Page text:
Key West Weekend Guide
A Weekend in Paradise
Paradise is located just off the coast of mainland Florida -- and it's called Key West. As Jimmy Buffet crooned, Key West is the original changer of latitudes and attitudes, and one weekend here proves he knew exactly what he was talking about.
Where to Stay
A boutique hotel with 17 suites spread out over an acre of tropical gardens, The Garden Hotel is that rare, centrally located oasis. Once a private residence, The Garden Hotel is on Angela Street near bustling Duval Street. In the center of the courtyard, guests are free to lounge in the pool and order cocktails from the tiki bar. The suites feature hardwood floors, brass and iron beds, and marble baths stocked with Aveda products.
Located in the heart of Key West's Old Town, The Mermaid and the Alligator is a 1904 Victorian home turned bed and breakfast. While each room features a different decorative theme, they all exude casual elegance and impeccable taste. Guests can mingle at the Outdoor Pavilion where complimentary breakfast is served poolside each morning (make sure to try the home-baked muffins). After a day of exploring vibrant Key West, return to the Mermaid and the Alligator for a complimentary glass of wine in the beautiful garden.
The Wicker Guesthouse is located near Duval Street's art galleries, bars, boutiques and restaurants, but its grounds offer the solace of a relaxing island vacation. The property's 6 guesthouses span the length of an entire city block and surround a centrally located pool and garden. Many of their rooms have private balconies or porches overlooking or bordering one of the city's largest landscaped gardens. Family-friendly and reasonably priced, this B&B has also been voted one of Key West's best in the local People's Choice Awards.
Where to Eat
For some authentic Cuban, head to El Siboney in Old Town. Located just off Duval at the intersection of Catherine and Margaret Streets, its clientele consists primarily of locals and those in the know. For lunch, order the Cuban mix sandwich and remember, if you want to feast on the mouthwatering Paella Valenciana, call one hour ahead to place your order.
At 915, diners feast on global tapas and an extensive wine list. Located in a magnificently restored Victorian house, you can't beat the atmosphere of 915 for relaxed Key West dinner. A fusion of Mediterranean and New American, their signature dish is the Tuna Dome featuring fresh Dungeness crab and finely diced Granny Smith apples in a lemon miso dressing wrapped with ahi tuna.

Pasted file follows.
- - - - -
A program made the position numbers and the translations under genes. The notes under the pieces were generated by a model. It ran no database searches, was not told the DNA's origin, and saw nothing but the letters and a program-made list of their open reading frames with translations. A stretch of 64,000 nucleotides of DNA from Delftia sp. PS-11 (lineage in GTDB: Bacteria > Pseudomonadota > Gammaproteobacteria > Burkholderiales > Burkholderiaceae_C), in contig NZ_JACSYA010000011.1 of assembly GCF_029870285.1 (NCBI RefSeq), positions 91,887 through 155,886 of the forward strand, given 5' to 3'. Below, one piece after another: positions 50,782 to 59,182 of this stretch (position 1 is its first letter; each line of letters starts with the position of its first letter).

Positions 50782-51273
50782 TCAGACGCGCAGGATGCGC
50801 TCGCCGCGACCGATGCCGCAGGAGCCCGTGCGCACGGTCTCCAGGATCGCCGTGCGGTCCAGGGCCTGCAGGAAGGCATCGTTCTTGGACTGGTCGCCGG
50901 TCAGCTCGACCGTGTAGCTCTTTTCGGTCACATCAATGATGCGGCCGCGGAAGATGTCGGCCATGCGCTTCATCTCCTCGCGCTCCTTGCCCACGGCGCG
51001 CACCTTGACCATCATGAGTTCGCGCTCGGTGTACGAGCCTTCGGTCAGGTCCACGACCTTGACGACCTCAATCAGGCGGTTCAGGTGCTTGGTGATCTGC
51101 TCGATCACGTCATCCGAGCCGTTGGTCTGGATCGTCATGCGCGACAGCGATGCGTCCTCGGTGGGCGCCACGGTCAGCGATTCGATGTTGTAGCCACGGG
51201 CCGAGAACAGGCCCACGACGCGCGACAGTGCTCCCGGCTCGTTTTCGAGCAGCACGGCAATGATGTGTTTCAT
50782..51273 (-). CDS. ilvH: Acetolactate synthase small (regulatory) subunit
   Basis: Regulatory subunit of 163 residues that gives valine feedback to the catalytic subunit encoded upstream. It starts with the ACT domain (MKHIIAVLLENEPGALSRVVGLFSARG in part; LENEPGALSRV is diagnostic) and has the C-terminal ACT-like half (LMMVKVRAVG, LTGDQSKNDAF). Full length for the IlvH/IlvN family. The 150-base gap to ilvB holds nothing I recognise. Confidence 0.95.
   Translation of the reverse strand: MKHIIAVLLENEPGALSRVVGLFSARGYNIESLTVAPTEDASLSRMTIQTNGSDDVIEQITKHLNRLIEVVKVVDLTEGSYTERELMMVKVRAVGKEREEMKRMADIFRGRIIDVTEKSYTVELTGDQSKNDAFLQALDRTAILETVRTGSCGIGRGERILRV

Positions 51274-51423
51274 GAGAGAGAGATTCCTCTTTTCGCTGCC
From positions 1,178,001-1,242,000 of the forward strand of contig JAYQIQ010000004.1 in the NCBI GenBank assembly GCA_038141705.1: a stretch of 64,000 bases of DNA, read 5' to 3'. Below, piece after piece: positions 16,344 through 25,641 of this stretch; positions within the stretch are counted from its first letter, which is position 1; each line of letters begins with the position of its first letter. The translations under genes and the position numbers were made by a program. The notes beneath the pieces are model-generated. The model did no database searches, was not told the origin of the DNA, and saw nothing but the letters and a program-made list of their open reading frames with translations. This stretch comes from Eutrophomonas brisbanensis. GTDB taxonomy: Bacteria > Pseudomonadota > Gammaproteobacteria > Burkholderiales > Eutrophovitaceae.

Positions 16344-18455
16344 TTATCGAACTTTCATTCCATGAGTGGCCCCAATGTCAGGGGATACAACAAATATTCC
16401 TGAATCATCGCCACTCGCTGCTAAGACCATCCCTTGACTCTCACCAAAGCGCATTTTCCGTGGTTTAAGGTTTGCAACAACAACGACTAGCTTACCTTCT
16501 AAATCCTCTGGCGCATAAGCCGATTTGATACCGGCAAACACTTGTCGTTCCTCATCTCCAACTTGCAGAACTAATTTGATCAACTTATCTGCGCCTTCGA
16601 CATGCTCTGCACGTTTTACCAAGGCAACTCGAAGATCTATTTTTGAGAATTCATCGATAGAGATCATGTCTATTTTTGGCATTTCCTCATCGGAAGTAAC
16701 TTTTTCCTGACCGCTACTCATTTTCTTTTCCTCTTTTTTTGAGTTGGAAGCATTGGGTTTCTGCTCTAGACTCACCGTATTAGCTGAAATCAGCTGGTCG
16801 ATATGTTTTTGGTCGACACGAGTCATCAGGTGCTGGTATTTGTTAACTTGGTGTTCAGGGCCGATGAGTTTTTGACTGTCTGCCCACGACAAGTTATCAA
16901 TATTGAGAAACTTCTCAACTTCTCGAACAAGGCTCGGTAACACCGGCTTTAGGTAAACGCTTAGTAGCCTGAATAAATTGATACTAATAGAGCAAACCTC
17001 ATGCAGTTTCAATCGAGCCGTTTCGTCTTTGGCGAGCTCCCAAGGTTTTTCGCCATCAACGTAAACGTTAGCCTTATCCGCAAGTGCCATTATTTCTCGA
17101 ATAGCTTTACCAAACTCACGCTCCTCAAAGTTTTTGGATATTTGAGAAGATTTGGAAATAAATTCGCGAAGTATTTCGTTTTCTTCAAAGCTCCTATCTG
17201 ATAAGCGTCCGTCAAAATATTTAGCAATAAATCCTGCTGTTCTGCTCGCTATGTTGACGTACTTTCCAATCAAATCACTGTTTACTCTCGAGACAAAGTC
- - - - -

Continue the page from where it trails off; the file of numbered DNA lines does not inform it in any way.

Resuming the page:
For fresh seafood and cold drinks, Half Shell Raw Bar is the best choice. Bringing to mind Hemingway's Key West, the seafood is here simple, traditional and tasty; garlic oysters, steamed clams, stone crab claws and jumbo shrimp are found daily on the menu.
What to See & Do
This state park is one of Florida's most beautiful, with wide stretches of sugary sand and tranquil waters. Visitors can rent snorkel gear or a 2-person glass-bottomed kayak from the concession area. We highly recommend a bike ride through this scenic protected reserve. A single bike path winds beside the Key West shipping channel, around the fort, through a rocky secluded beach and countless picnic spots. Those with a thirst for knowledge can take a guided tour of Fort Zachary Taylor.
To see Key West as rum runners and pirates did, book a tour with Danger Charters. The full-day sail includes snorkeling through a live reef, navigating mangroves in kayaks, and food and drink on a private island. Wine lovers will also love the sunset Wind and Wine tour featuring 8 different wines from around the world.
Pay homage to one of America's most honored and beloved authors. The Hemingway House and Museum, located on Whitehead Street, is where Hemingway lived and wrote for more than 10 years. Guests are welcome to tour the house in addition to the lush grounds and gardens that inspired the Nobel Prize winner.
After visiting Hemingway's home, enjoy a cold one at Captain Tony's, rumored to be one of his favorite haunts. The smoky joint is full of regulars with "back-in-the-day" and "remember-when" stories. There's a friendly, yet heated, rivalry between Captain Tony's and Sloppy Joe's as to which bar was Hemingway's home away from home. However, Sloppy Joe's can't compete with Captain Tony's immortal mentioning in Jimmy Buffet's "Last Mango in Paradise."
On the other side of the Hemingway debate, is Sloppy Joe's. The bar opens at 9:00 a.m. when mimosas and Bloody Marys are served with breakfast, making it a great place to start your day in Key West in addition to favored after-dark spot. Live entertainment is served with lunch and these good vibes continue through the late afternoon and long past sunset.
Travel Channel Insider's Tip:
Unless you're taking part in the good-spirited debauchery of Fantasy Fest, avoid Key West during late October and early November when the influx of villains, vixens and vampires cause hotel prices to skyrocket.